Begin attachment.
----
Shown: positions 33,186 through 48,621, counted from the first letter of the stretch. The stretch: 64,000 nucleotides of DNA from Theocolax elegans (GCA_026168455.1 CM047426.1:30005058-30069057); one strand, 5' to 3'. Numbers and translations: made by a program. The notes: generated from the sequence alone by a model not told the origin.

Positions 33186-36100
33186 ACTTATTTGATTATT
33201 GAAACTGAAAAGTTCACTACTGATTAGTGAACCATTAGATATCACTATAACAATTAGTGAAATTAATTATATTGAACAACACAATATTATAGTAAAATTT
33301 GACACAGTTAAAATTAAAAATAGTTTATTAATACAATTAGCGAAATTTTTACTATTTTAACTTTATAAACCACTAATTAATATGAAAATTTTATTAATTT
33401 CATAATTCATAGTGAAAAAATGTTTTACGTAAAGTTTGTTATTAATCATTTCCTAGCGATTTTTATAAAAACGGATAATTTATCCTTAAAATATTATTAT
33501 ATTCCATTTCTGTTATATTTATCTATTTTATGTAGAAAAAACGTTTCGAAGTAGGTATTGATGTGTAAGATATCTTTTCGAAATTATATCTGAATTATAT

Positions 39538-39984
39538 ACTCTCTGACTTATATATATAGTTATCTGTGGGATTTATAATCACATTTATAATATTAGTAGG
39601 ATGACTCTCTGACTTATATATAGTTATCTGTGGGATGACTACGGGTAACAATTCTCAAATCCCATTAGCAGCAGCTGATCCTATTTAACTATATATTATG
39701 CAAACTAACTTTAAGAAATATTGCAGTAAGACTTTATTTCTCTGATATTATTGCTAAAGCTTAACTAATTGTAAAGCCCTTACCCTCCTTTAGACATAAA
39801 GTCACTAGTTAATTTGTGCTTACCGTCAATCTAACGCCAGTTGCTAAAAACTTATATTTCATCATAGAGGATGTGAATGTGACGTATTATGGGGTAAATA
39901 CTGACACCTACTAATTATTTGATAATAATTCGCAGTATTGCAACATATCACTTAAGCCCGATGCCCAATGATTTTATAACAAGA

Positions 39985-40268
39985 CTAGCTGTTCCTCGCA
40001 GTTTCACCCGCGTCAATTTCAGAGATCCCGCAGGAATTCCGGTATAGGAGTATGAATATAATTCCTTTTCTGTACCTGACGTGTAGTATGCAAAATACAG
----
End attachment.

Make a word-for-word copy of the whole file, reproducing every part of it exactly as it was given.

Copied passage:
Shown: positions 33,186 through 48,621, counted from the first letter of the stretch. The stretch: 64,000 nucleotides of DNA from Theocolax elegans (GCA_026168455.1 CM047426.1:30005058-30069057); one strand, 5' to 3'. Numbers and translations: made by a program. The notes: generated from the sequence alone by a model not told the origin.

Positions 33186-36100
33186 ACTTATTTGATTATT
33201 GAAACTGAAAAGTTCACTACTGATTAGTGAACCATTAGATATCACTATAACAATTAGTGAAATTAATTATATTGAACAACACAATATTATAGTAAAATTT
33301 GACACAGTTAAAATTAAAAATAGTTTATTAATACAATTAGCGAAATTTTTACTATTTTAACTTTATAAACCACTAATTAATATGAAAATTTTATTAATTT
33401 CATAATTCATAGTGAAAAAATGTTTTACGTAAAGTTTGTTATTAATCATTTCCTAGCGATTTTTATAAAAACGGATAATTTATCCTTAAAATATTATTAT
33501 ATTCCATTTCTGTTATATTTATCTATTTTATGTAGAAAAAACGTTTCGAAGTAGGTATTGATGTGTAAGATATCTTTTCGAAATTATATCTGAATTATAT

Positions 39538-39984
39538 ACTCTCTGACTTATATATATAGTTATCTGTGGGATTTATAATCACATTTATAATATTAGTAGG
39601 ATGACTCTCTGACTTATATATAGTTATCTGTGGGATGACTACGGGTAACAATTCTCAAATCCCATTAGCAGCAGCTGATCCTATTTAACTATATATTATG
39701 CAAACTAACTTTAAGAAATATTGCAGTAAGACTTTATTTCTCTGATATTATTGCTAAAGCTTAACTAATTGTAAAGCCCTTACCCTCCTTTAGACATAAA
39801 GTCACTAGTTAATTTGTGCTTACCGTCAATCTAACGCCAGTTGCTAAAAACTTATATTTCATCATAGAGGATGTGAATGTGACGTATTATGGGGTAAATA
39901 CTGACACCTACTAATTATTTGATAATAATTCGCAGTATTGCAACATATCACTTAAGCCCGATGCCCAATGATTTTATAACAAGA

Positions 39985-40268
39985 CTAGCTGTTCCTCGCA
40001 GTTTCACCCGCGTCAATTTCAGAGATCCCGCAGGAATTCCGGTATAGGAGTATGAATATAATTCCTTTTCTGTACCTGACGTGTAGTATGCAAAATACAG